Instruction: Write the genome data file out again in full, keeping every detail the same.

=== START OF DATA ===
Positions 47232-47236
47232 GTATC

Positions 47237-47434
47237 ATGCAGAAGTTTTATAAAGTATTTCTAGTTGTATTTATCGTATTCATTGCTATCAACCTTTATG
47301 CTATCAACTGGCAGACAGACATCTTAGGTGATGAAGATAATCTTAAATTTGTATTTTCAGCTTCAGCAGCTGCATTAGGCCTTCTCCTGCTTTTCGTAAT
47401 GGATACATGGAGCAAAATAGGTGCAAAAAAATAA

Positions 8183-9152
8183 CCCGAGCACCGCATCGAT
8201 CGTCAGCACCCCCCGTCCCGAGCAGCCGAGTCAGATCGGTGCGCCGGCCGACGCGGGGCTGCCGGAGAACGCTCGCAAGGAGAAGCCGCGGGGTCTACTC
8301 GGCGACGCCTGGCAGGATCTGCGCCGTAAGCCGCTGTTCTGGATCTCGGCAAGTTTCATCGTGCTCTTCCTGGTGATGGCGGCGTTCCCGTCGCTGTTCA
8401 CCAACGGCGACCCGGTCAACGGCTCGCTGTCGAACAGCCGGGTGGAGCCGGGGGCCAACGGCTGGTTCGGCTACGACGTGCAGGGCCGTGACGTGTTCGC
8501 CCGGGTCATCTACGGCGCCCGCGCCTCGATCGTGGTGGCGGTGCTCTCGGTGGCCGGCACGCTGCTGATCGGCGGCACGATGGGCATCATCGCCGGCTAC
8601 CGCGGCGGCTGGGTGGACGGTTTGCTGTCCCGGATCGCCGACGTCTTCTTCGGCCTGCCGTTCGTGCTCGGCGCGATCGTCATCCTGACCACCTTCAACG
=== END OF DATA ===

Positions 47232-47236
47232 GTATC

Positions 47237-47434
47237 ATGCAGAAGTTTTATAAAGTATTTCTAGTTGTATTTATCGTATTCATTGCTATCAACCTTTATG
47301 CTATCAACTGGCAGACAGACATCTTAGGTGATGAAGATAATCTTAAATTTGTATTTTCAGCTTCAGCAGCTGCATTAGGCCTTCTCCTGCTTTTCGTAAT
47401 GGATACATGGAGCAAAATAGGTGCAAAAAAATAA

Positions 8183-9152
8183 CCCGAGCACCGCATCGAT
8201 CGTCAGCACCCCCCGTCCCGAGCAGCCGAGTCAGATCGGTGCGCCGGCCGACGCGGGGCTGCCGGAGAACGCTCGCAAGGAGAAGCCGCGGGGTCTACTC
8301 GGCGACGCCTGGCAGGATCTGCGCCGTAAGCCGCTGTTCTGGATCTCGGCAAGTTTCATCGTGCTCTTCCTGGTGATGGCGGCGTTCCCGTCGCTGTTCA
8401 CCAACGGCGACCCGGTCAACGGCTCGCTGTCGAACAGCCGGGTGGAGCCGGGGGCCAACGGCTGGTTCGGCTACGACGTGCAGGGCCGTGACGTGTTCGC
8501 CCGGGTCATCTACGGCGCCCGCGCCTCGATCGTGGTGGCGGTGCTCTCGGTGGCCGGCACGCTGCTGATCGGCGGCACGATGGGCATCATCGCCGGCTAC
8601 CGCGGCGGCTGGGTGGACGGTTTGCTGTCCCGGATCGCCGACGTCTTCTTCGGCCTGCCGTTCGTGCTCGGCGCGATCGTCATCCTGACCACCTTCAACG